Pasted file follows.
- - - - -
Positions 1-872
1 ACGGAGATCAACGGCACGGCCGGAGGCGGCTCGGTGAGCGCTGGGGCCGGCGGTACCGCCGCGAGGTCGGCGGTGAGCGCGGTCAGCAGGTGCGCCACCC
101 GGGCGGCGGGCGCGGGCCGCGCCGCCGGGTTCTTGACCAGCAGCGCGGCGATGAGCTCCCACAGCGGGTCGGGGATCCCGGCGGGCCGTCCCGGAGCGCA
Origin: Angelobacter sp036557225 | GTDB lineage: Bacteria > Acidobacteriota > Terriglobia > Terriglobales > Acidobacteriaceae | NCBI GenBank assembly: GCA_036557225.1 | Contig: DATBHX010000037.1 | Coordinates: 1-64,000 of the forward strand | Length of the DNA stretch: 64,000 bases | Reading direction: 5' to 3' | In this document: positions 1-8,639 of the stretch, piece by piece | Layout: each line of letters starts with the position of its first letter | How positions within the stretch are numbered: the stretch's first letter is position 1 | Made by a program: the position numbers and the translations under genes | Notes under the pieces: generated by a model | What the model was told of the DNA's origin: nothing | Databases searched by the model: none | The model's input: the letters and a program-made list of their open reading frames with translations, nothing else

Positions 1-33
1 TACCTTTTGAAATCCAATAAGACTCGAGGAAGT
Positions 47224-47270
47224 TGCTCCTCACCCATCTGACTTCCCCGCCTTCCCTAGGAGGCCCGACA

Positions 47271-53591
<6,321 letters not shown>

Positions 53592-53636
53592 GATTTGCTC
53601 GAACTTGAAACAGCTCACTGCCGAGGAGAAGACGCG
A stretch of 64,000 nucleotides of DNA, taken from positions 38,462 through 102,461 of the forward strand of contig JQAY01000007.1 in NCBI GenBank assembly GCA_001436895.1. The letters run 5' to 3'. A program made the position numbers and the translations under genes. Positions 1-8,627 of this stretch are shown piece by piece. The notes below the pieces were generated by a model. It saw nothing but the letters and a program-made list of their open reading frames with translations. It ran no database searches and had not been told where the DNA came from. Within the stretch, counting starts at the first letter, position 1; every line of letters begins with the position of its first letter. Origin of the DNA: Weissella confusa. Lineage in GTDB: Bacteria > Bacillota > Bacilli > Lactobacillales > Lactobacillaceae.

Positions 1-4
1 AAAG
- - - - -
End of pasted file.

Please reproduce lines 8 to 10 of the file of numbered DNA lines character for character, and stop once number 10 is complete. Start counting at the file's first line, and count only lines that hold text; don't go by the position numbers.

47224 TGCTCCTCACCCATCTGACTTCCCCGCCTTCCCTAGGAGGCCCGACA

Positions 47271-53591
<6,321 letters not shown>